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    Harvard's Cell `Makeover' May Spur Diabetes Therapy

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    Harvard's Cell `Makeover' May Spur Diabetes Therapy

    Post by sang_garuda on Thu Aug 28, 2008 8:28 am

    Using a kind of biological alchemy, Harvard University researchers have turned one type of cell found in the pancreas of mice into the variety that secretes the hormone insulin.

    If the technique can be used safely in humans, it may one day provide a treatment for diabetes, which occurs when the body either can't produce, or else makes too little of, the insulin needed to process blood sugar. The same approach might be used to make heart, brain, or liver cells from other existing cells and treat diseases in those organs, said Jeanne Loring, a stem-cell scientist who wasn't involved in the findings.

    The technique marries gene therapy and stem-cell research ``in a completely novel way,'' said Loring, the director of the Scripps Research Institute's Center for Regenerative Medicine, in La Jolla, California. ``It turns the whole field on its head.''

    The research team was led by Douglas Melton, a cell biologist and co-director of the Harvard Stem Cell Institute, in Cambridge, Massachusetts. The scientists injected viruses bearing three genes into the mice, transforming a common pancreatic cell known as an exocrine cell into the much rarer beta cell that makes insulin. Their findings were published in the journal Nature.

    Melton said he aims to refine the technique, show that it can be done safely, and begin human clinical trials within two to five years in diabetes patients.

    ``We were able to flip the cell from one state into another, what one of the younger students in my lab calls an extreme makeover,'' Melton said yesterday in a conference call with reporters.

    'Direct Reprogramming'

    The Harvard researchers are calling the process ``direct reprogramming.'' Previously, Shinya Yamanaka of Kyoto University turned adult cells into stem cells that can then be made into other cell types for therapy. Unlike Yamanaka, the Harvard scientists converted one adult cell into another without first making it into a stem cell.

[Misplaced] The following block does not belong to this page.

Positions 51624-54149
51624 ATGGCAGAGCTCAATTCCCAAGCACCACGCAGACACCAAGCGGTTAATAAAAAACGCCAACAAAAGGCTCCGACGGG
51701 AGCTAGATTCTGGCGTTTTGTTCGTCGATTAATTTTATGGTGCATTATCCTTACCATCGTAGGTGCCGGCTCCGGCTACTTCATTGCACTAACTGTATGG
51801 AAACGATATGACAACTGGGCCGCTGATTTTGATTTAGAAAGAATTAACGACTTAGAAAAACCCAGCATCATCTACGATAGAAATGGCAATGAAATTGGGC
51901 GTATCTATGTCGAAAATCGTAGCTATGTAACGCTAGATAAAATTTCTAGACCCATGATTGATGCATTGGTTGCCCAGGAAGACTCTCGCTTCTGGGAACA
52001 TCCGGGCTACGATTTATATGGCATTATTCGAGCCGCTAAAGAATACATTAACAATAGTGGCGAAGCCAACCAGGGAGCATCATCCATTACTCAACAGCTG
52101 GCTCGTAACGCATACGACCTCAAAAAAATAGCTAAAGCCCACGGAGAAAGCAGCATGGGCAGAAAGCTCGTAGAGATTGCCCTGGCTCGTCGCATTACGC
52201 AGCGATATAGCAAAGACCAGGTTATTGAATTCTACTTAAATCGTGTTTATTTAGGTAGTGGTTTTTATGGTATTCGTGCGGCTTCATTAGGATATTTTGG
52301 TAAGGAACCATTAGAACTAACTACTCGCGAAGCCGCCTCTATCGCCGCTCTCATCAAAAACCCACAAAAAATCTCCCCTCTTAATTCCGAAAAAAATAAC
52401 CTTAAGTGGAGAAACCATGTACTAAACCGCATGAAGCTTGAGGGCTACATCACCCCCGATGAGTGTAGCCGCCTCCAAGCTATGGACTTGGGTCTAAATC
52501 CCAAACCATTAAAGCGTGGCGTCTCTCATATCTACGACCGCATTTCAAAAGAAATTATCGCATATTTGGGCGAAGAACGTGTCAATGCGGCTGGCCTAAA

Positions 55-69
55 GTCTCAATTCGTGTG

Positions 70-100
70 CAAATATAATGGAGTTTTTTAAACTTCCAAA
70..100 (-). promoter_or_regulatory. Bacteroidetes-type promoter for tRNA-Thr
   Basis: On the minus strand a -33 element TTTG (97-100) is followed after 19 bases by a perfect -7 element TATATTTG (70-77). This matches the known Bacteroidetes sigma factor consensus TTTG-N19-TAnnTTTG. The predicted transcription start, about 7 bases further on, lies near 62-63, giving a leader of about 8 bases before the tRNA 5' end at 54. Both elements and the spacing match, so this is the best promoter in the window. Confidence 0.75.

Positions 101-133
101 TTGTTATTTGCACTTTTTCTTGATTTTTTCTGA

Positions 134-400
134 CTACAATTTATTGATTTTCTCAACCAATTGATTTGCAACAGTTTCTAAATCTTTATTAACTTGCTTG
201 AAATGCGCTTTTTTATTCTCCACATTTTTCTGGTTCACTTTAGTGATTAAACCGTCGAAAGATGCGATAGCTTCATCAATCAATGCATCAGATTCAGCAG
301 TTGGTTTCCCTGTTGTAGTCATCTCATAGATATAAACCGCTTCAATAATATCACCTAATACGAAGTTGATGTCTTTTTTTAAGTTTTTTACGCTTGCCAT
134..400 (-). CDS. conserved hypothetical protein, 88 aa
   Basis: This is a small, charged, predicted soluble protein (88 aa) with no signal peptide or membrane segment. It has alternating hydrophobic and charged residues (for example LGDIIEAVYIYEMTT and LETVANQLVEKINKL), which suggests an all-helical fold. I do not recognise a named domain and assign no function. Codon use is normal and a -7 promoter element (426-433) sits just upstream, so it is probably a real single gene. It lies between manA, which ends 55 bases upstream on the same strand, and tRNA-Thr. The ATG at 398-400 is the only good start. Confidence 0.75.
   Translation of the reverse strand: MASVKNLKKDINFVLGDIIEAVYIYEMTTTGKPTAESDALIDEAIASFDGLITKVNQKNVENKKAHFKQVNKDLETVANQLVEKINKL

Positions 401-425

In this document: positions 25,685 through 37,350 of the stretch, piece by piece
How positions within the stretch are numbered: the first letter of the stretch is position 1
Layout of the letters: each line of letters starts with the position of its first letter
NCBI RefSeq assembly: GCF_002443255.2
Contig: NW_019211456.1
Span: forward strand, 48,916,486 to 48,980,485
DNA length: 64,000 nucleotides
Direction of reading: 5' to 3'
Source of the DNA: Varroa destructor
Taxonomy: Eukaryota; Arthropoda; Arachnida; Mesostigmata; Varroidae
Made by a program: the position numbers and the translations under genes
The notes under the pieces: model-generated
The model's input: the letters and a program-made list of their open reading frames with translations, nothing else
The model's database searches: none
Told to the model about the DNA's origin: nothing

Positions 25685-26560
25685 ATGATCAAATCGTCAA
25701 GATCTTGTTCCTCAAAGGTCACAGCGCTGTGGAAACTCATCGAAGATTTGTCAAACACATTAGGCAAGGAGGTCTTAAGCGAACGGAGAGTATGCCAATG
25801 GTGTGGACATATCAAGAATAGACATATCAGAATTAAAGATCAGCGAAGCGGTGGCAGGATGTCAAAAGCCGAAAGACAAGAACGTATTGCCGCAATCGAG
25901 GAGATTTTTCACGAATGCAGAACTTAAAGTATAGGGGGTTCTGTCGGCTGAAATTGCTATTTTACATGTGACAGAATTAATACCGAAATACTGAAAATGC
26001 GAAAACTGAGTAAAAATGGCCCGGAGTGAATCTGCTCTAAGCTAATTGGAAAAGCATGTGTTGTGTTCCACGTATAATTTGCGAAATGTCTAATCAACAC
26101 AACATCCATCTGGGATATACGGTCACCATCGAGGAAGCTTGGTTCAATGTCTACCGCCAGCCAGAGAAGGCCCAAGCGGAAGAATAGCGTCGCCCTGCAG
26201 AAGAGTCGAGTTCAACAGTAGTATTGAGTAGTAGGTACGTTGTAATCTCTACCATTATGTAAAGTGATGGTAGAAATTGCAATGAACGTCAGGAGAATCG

The research exploits the fact that every cell in a person or animal contains DNA with the complete set of genetic instructions required to create that individual. By turning select genes on and off, scientists can transform existing cells so they start looking and acting like others.

    Melton and his team spent three years searching for so- called transcription factors, which control proteins that in turn switch other genes on and off. They started with 1,100 candidate genes and narrowed the field to 28 that are involved in forming the part of the pancreas where beta cells are found.

    Nine Genes, Then Three

    Finally, they settled on nine genes they guessed might be involved and began a trial-and-error process, injecting them into the pancreases of mice and eliminating one at a time. Eventually, they found that just three genes were needed and that 20 percent of the exocrine cells they injected turned into beta cells, Melton said.

    ``Once the switch happens, you're changed from a Celtic to a Laker, if you like,'' Melton said in an interview on June 12. Unlike trades of players between professional basketball teams in the U.S., this represents ``a stable, permanent reprogramming,'' he said.

    The two cell types have different appearances under a microscope. Exocrine cells look like cobblestones, while beta cells are smaller and shaped like spindles, the team reported in the Nature paper. To be certain the same cells transformed, they stained the original exocrine cells with special dyes and found the dye in the beta cells.

    Safer Viruses

    The viruses used to ferry the genes by Melton's team are known as adenoviruses and are considered safer than the retroviruses used in Yamanaka's work, Melton said. Adenoviruses have been widely used in gene therapy trials. Also, none of the three genes used are known to cause cancer, unlike the genes Yamanaka used, according to Melton.

    Still, Melton said he aims to find still another method of transforming cells without using viruses at all, to ensure the process is safe.

    He and his team will be exploring two different strategies for using the technique as a treatment, Melton said. One would involve directly injecting the genes into a human pancreas, as they did with the mice.

    In the other, the scientists would take exocrine cells from the cadavers of organ donors, convert them in the laboratory to beta cells, coax them to congregate into clusters known as islets, and transplant those into patients. This may be the safest way to proceed, Melton said.

    Researcher's Children

    Melton, who has two children with the Type 1 form of diabetes, said he wakes up every days thinking about how to make insulin-producing beta cells. People with that condition have a defect in their immune system which causes it to attack and destroy their own beta cells.

    Most of the almost 24 million people in the U.S. with diabetes have the Type 2 form, which generally develops in adulthood and is linked to obesity. Both forms can damage the kidneys, eyes, heart, limbs and nerves.

    The most immediate application of Melton's work would be to replace the depleted stock of beta cells in people with severe Type 2 diabetes whose bodies can no longer make insulin. It wouldn't help people with the Type 1 form, like Melton's children, because the new beta cells would most likely be attacked by the same autoimmune process that causes the disease. Other strategies will be needed to block or reverse the immune attack, Melton said.


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